CSR: The Secret to Long Term Business Success

Aug 15
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Each year the Australian Centre for Corporate Social Responsibility undertakes research into the best performing organisations in respect of corporate social responsibility (CSR) in Australia. And each year the list is packed with the best known names in the land; ABC, National Australia Bank, PwC Australia and Rio Tinto to mention a few. For the last 5 years the name Arup has appeared on the list.

As a consequence I have been invited to speak at the Measuring & Managing Corporate Social Responsibility conference later this October about Arup’s approach to CSR. In starting to prepare for my talk I went back to the primary record of the philosophy of the company – the ‘Key Speech’ written and delivered by Sir Ove Arup in 1970 – a document that all new starters at Arup are presented with even today. I’ve picked out some highlights, which I’ve shared below. Every time I read the speech I am struck by how it describes a set of principles that are so obviously good and right and yet so few organisations seem to live by them.

The fact that Arup is a remarkably successful organisation by any measure supports the argument that CSR is ‘a good thing’. What is important though is that these ideals need to go to the heart of what the business is all about and not be grafted on as an afterthought.

On Quality

“We must strive for quality in what we do, and never be satisfied with the second-rate.”

On Being Humane

“The humanitarian attitude, leads to the creation of an organisation which is human and friendly in spite of being large and efficient. Where every member is treated not only as a link in a chain of command, not only as a wheel in a bureaucratic machine, but as a human being whose happiness is the concern of all, who is treated not only as a means but as an end.

Humanitarianism also implies a social conscience, a wish to do socially useful work, and to join hands with others fighting for the same values.”

On Money

“The trouble with money is that it is a dividing force, not a uniting force, as is the quest for quality or a humanitarian outlook. If we let it divide us, we are sunk as an organisation – at least as a force for good.”

On Believing

“Unless we have a ‘mission’ –something ‘higher’ to strive for – unless we feel that we have a special contribution to make which our very size and diversity and our whole outlook can help to achieve, I for one am not interested.”

On Aims

“Our aims are the only thing which holds us together, and because it is not enough to approve them, we must work for them – and the leaders must be prepared to make sacrifices for them.”

On Staff Retention

“Why should a really good man, a man – or woman – who can get a job anywhere or who could possibly start out on his own, why should he or she choose to stay with us? …He is not mainly attracted by the salary we can offer – although that is of course an important point – but by the opportunity to do interesting and rewarding work, where he can use his creative ability, be fully extended, can grow and be given responsibility. If he finds after a while that he is frustrated by red tape or by having someone breathing down his neck, someone for whom he has scant respect, if he has little influence on decisions which affect his work and which he may not agree with, then he will pack up and go. And so he should.”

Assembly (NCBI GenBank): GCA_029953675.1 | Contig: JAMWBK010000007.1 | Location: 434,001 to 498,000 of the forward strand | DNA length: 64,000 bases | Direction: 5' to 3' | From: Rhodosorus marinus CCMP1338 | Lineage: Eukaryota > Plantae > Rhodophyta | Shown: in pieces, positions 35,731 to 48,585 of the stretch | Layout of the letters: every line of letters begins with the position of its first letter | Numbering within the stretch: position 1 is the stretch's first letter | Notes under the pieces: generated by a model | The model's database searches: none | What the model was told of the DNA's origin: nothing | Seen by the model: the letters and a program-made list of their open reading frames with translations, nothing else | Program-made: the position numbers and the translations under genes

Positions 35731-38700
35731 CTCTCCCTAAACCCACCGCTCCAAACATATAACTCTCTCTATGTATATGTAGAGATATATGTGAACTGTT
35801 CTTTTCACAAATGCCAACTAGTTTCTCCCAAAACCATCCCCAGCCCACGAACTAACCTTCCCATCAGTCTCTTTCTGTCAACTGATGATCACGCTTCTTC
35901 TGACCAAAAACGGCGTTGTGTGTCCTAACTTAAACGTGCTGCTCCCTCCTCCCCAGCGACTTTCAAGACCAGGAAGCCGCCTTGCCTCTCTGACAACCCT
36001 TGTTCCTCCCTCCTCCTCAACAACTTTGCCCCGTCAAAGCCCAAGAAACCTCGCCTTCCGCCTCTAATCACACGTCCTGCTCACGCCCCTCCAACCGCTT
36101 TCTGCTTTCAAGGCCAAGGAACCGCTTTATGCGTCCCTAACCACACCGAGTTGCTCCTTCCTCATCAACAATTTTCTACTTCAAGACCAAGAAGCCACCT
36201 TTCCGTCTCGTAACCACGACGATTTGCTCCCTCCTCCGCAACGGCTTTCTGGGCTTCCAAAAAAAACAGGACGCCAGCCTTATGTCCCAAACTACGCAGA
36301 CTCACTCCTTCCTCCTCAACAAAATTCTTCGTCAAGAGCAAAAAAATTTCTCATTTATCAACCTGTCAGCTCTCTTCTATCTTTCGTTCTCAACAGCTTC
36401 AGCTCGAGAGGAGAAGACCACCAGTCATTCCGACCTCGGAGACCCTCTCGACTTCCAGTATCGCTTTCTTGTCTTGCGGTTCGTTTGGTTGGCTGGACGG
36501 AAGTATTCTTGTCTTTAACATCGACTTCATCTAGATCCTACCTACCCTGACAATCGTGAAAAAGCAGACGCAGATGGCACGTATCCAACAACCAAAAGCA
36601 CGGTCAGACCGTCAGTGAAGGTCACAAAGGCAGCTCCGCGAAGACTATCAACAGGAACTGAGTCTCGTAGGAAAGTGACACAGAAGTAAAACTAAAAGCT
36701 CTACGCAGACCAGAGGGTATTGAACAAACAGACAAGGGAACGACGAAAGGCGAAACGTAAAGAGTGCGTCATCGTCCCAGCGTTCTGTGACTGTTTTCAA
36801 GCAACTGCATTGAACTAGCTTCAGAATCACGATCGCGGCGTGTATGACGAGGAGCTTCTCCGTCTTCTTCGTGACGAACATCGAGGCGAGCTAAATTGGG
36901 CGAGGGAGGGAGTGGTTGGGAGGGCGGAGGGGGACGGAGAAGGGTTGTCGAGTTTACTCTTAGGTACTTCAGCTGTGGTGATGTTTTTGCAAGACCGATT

On the Virtuous Circle

“If the right kind of people feel at home with us, they will bring in other people of their kind, and this again will attract a good type of client and this will make our work more interesting and rewarding and we will turn out better work, our reputation and influence will grow, and the enthusiasm of our members will grow.”

On Respect and Pride

“If we can reach a stage where each man or woman is respected for the job they do, and is doing his or her best because the atmosphere is right, because they are proud of what we are and do and share in the general enthusiasm, then we are home.”

You can download and read the whole thing here: http://publications.arup.com/Publications/O/Ove_Arups_Key_Speech.aspx

Andrew Pettifer is speaking on ‘Developing & sustaining a values based culture’ at the Measuring & Managing Corporate Social Responsibility conference this October – book your place by August 28th to save $200. Follow Andrew on twitter @andrewpettifer

Corporate Social Responsibility

Submitted by Andrew Pettifer

Andrew Pettifer

Andrew is leader of the Sydney Buildings Group and NSW Region Leader for Arup, a global firm of consultant engineers, planners and designers. As well as being actively involved in projects Andrew works with the Sydney office leadership team to develop business, showcasing the impressive range of services Arup provides to the built environment. He is passionate about the firm’s values and how they differentiate Arup as a great place to work and a socially responsible employer.

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